The bill doesn’t say how sheriffs will pay for mandated background checks.
JEFFERSON CITY (AP)— Sheriffs who are baffled by how to implement Missouri’s concealed guns law following a state Supreme Court ruling may have themselves to thank for the confusion.
That’s because the language cited by the court as triggering an illegal unfunded mandate was added to last year’s concealed weapons legislation at the behest of the sheriffs’ lobbyist.
“I guess it’s ironic,” Jorgen Schlemeier, the lobbyist for the Missouri Sheriffs’ Association, said Wednesday when asked about the language.
The Missouri Supreme Court last week upheld the legislature’s right to legalize concealed guns but said the law imposed new duties on sheriffs without covering their full costs. The law therefore violated the so-called Hancock Amendment to the Missouri Constitution, the court found.
As such, the court said four counties that presented trial evidence about costs did not have to implement the law. But the court essentially laid out a roadmap for similar cost challenges to be raised in Missouri’s 110 other counties.
At issue in the Supreme Court’s ruling is a provision requiring sheriffs to charge applicants for concealed gun permits a nonrefundable processing fee of up to $100. The law directs the money to local accounts that can only be used for law enforcement equipment and training.
Sheriffs therefore cannot use the money to pay for the required fingerprint and background checks or for the personnel needed to handle the applications, the court said.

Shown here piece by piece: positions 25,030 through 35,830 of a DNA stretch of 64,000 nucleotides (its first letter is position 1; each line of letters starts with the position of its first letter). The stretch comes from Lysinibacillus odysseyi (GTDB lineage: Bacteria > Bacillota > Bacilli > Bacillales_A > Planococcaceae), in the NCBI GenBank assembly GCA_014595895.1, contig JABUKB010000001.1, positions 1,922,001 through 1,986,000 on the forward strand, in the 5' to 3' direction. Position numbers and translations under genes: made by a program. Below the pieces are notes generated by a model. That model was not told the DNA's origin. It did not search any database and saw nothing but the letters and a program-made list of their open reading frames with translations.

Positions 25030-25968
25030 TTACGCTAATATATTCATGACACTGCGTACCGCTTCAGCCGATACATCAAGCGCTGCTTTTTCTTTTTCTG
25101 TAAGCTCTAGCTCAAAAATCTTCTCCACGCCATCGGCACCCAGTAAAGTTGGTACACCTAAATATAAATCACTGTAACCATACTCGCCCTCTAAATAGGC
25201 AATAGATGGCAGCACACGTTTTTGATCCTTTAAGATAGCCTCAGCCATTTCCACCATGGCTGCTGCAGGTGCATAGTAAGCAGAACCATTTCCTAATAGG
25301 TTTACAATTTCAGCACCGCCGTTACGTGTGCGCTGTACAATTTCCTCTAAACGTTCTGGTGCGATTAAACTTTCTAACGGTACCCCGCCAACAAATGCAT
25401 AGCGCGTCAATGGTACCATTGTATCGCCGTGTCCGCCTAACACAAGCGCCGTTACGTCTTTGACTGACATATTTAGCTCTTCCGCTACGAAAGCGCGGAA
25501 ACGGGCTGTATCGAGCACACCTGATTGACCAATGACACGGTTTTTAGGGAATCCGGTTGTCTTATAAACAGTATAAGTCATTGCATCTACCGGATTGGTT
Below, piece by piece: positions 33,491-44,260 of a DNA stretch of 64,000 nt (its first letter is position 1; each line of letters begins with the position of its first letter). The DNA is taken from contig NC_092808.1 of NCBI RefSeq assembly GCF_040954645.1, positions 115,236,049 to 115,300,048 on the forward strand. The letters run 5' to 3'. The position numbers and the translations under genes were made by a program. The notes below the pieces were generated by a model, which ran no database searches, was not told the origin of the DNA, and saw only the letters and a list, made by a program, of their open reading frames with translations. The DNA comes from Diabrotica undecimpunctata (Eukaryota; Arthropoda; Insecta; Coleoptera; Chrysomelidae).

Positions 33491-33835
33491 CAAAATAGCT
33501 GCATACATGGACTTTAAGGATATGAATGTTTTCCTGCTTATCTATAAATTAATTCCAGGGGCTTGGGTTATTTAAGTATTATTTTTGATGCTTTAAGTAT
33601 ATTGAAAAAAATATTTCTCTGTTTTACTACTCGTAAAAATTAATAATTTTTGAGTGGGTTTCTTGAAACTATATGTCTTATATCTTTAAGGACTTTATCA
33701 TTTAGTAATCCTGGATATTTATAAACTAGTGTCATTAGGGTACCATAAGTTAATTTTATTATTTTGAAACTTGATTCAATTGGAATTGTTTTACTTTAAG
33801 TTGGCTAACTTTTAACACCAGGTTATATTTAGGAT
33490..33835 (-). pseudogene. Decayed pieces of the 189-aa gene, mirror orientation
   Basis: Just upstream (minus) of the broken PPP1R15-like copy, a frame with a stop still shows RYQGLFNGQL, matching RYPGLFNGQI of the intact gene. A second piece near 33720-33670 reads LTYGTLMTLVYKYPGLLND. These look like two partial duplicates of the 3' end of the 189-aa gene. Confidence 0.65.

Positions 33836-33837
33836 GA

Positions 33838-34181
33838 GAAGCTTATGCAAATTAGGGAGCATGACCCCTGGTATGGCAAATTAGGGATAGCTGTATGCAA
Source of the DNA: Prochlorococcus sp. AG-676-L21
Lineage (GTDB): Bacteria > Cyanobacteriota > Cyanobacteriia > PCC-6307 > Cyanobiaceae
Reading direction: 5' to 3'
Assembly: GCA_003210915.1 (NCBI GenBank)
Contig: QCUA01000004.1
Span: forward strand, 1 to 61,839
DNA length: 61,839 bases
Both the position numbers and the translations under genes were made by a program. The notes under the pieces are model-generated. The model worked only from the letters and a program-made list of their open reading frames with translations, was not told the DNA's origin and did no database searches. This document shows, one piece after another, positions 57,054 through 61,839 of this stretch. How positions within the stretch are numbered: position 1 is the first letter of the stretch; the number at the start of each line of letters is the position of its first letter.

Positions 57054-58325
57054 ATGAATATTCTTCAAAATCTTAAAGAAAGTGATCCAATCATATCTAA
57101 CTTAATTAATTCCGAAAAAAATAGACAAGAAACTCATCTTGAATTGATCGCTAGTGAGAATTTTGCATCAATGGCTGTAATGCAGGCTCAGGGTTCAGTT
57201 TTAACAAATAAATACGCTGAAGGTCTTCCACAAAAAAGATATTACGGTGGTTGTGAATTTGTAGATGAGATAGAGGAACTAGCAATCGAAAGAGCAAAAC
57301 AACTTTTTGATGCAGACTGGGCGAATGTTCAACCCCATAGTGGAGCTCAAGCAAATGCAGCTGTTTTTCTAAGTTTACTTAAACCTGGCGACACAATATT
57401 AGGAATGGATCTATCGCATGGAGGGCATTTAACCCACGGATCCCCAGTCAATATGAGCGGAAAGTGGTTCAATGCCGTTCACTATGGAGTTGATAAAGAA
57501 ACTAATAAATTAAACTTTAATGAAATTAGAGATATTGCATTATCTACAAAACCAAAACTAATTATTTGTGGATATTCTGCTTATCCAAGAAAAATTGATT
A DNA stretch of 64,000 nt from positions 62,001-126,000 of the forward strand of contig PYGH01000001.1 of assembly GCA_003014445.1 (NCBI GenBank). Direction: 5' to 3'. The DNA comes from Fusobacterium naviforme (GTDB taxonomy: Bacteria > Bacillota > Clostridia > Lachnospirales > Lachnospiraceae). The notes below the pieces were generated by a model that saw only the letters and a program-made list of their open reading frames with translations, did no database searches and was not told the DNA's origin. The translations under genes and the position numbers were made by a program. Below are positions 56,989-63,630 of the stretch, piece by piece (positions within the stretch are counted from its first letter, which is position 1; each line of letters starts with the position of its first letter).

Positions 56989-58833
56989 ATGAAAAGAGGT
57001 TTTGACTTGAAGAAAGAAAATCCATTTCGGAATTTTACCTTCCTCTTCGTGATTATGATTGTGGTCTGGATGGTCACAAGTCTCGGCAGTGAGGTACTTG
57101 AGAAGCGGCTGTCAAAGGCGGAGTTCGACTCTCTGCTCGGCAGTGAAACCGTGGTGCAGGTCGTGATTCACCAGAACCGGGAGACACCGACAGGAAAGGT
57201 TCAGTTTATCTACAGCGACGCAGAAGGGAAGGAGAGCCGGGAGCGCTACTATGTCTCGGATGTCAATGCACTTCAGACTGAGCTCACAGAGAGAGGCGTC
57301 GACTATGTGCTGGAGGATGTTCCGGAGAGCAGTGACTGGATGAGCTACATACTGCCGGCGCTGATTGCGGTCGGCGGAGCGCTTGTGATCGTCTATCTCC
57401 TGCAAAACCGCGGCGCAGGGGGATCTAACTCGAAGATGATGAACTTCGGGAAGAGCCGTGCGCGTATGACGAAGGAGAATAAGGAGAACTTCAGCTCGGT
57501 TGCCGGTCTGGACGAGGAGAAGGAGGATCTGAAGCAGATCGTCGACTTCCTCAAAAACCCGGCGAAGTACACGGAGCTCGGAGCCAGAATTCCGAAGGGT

Yet the language limiting the money to being spent on law enforcement equipment and training was not in the original bill filed last year by Rep. Larry Crawford, R-California. He said it was added at the request of Schlemeier.
Schlemeier said his fear was that county officials would try to tap into the fund for roads or other uses, or that some people would use the money for pay raises or new patrol cars. The intent was to limit only the use of any extra money not needed for background checks or processing costs, Schlemeier said.
“I didn’t contemplate the Supreme Court would read it quite the way they did,” Schlemeier said.
Crawford recalled that the sheriffs wanted to have the potential to make money on the concealed weapons applications — and to keep what they made.
“They said, ‘We need money for equipment and training,’” Crawford said, “and I said, ‘conceal-carry would be more than happy to donate any overage to that.’”
To try to comply with the court’s ruling, Crawford is sponsoring legislation this year that would allow the funds to be spent on any costs reasonably associated with processing the permits. His bill is awaiting a House committee hearing — the first step in the legislative process.